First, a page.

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EnergySage: Emergency backup power driving solar customers towards battery storage

California-headquartered NeoVolta was one of two providers quoted at under US$1,000/kWh. Image: NeoVolta via Twitter.

Users of US solar price comparison site EnergySage are increasingly drawn towards battery storage through concerns around having enough power in emergency situations, with 70% of users now requesting storage with their solar quotes. 

EnergySage is supported by the US Department of Energy (DoE) and enables over 500 pre-screened installation companies to provide quotes for rooftop solar, energy storage, community solar and project financing. It has just released an annual ‘Solar Marketplace Intel Report,’ aggregating and analysing data from the millions of users that obtain quotes.

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Following February’s blackouts in Texas, there was a considerable rise in the number of solar shoppers requesting quotes for storage and that demand remained constant for the next five months. In fact, 78% of users in Texas cited resilience concerns and need for backup power as their main reason for wanting storage. 

That said, financial interest also motivated a large number of people who were looking to make savings on their utility electricity rates, particularly in Arizona and California, where this applied to two-thirds of customers. About 15% wanted batteries with their solar to go completely off-grid, around a third wanted to be self-sufficient and about a third again said they wanted a future-proof solar PV system capable of adding a battery system later.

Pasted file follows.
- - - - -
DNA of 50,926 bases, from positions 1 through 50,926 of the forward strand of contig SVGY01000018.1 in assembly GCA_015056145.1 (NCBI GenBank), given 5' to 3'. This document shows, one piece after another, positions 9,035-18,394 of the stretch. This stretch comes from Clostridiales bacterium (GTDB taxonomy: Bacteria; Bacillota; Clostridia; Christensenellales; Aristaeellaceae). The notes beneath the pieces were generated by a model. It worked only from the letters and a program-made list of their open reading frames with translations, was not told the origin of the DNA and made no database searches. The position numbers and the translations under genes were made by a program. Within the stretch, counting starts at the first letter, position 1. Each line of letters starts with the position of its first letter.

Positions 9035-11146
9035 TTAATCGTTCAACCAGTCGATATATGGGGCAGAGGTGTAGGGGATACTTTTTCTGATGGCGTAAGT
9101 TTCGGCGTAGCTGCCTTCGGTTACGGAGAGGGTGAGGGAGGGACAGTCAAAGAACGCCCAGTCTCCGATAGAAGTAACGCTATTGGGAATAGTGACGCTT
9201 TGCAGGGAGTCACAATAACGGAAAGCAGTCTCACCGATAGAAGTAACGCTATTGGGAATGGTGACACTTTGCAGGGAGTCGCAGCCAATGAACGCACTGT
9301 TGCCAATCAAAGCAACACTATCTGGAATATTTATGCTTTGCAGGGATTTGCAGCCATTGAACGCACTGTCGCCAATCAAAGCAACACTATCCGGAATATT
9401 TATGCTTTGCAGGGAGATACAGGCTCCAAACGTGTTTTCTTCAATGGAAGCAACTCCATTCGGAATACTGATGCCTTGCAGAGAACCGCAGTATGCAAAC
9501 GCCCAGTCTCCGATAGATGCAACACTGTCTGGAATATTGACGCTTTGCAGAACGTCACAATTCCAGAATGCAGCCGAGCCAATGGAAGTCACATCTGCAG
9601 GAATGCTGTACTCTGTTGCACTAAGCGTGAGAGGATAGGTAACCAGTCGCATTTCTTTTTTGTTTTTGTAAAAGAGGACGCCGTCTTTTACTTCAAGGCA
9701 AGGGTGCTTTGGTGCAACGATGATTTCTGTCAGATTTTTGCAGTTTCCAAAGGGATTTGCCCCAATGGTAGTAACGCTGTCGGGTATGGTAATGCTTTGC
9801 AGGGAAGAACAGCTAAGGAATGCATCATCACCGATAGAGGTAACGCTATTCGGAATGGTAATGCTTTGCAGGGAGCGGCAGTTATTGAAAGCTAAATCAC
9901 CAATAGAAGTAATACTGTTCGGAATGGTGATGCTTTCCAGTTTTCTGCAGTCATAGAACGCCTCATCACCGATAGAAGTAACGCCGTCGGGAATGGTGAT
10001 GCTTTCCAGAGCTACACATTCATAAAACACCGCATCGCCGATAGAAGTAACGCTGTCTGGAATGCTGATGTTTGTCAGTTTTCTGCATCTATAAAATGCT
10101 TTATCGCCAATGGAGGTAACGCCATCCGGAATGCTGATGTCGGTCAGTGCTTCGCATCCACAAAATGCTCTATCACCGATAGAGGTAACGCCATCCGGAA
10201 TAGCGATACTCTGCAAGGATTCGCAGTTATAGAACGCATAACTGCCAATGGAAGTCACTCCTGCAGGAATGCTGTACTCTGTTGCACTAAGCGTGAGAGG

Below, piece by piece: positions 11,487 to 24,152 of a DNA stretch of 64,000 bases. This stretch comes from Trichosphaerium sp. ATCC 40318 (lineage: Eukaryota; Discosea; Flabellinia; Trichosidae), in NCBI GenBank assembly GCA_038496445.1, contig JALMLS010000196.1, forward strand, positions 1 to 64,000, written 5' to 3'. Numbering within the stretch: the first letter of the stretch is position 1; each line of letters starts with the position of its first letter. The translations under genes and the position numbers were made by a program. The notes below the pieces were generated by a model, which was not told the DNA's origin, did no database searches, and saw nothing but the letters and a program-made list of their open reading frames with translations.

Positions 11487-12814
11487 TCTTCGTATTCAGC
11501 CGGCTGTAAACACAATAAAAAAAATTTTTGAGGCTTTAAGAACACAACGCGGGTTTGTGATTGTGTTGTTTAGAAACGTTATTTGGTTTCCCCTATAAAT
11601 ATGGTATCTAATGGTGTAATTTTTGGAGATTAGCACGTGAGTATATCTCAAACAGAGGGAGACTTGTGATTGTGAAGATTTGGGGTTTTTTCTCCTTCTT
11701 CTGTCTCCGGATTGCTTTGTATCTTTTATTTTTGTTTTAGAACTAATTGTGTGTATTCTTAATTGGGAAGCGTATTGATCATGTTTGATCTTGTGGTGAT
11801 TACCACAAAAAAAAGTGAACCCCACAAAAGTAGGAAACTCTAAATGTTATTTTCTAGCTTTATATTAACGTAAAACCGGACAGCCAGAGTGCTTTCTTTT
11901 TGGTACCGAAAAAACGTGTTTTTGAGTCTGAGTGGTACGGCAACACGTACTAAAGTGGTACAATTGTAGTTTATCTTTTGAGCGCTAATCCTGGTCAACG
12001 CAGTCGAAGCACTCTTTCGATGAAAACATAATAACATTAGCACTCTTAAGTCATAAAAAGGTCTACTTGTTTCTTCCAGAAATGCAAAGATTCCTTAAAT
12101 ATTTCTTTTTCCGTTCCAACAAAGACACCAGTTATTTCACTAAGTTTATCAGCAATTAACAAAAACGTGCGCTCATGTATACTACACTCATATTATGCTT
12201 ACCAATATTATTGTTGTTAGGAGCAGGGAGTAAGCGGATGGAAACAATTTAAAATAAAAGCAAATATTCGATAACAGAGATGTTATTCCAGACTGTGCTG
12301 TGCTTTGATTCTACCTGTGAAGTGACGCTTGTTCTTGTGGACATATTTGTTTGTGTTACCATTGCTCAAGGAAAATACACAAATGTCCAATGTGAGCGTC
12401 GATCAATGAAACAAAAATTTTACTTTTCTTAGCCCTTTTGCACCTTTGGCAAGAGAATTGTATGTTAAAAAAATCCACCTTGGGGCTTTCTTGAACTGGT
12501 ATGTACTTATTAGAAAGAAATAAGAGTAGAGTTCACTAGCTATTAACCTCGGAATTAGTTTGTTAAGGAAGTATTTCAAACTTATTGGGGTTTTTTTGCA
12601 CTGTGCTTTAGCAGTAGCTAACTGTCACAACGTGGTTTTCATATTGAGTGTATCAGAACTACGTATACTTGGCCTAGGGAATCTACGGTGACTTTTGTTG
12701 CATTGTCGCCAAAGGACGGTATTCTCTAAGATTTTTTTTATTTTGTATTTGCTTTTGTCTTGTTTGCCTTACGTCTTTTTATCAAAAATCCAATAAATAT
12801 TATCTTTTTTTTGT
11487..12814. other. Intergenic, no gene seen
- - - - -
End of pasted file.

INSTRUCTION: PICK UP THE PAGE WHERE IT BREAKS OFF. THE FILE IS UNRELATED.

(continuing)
According to the US Energy Information Administration, which is part of the DoE, there was around 402MW of small-scale energy storage installed in the country as of the end of 2020, of which about 41% was residential. Around 83% of that total small-scale figure is in California. By contrast, there was around 1,650MW of large-scale battery storage connected to the grid at that time.

Three manufacturers accounted for 85% of storage quotes

Meanwhile, although the price of solar PV fell over the 12 months between July 2020 and June 2021, the price of residential energy storage actually increased by about 10% on a dollars-per-kilowatt-hour basis in that period. In Q3 2020 the median price was US$1,128/kWh, in Q4 2020 and Q1 2021 it remained flat at US$1,183 and in Q2 2021 rose to US$1,241/kWh. 

Median energy storage system cost in the top 10 states ranged from US$938/kWh in Colorado to US$1,425/kWh in Texas as of H1 2021 and system sizes in those top 10 states in the first half of this year range between 10kWh and just over 13kWh. States that have seen costs rise most sharply, like Texas and Georgia, also saw median system sizes fall by the largest number of kWh.

Interestingly, while the median price has risen, two manufacturers’ battery storage solutions were quoted to customers at less than US$1,000kWh: Q CELLS and NeoVolta, replacing Tesla as the lowest price per kWh option. Meanwhile, sonnen and Enphase, which out of seven market-leading providers are the two highest priced, both exclusively use lithium iron phosphate (LFP) battery chemistry in their systems. 

EnergySage only began tracking energy storage data from quotes a year ago. In that time, it has seen three manufacturers account for a massive 85% of quotes on the site: Tesla, LG Energy Solution and Enphase. Enphase was the most frequently quoted in Q2 2021, Tesla in Q1 2021, LG in Q4 2021 and Tesla again in Q3 2020.    

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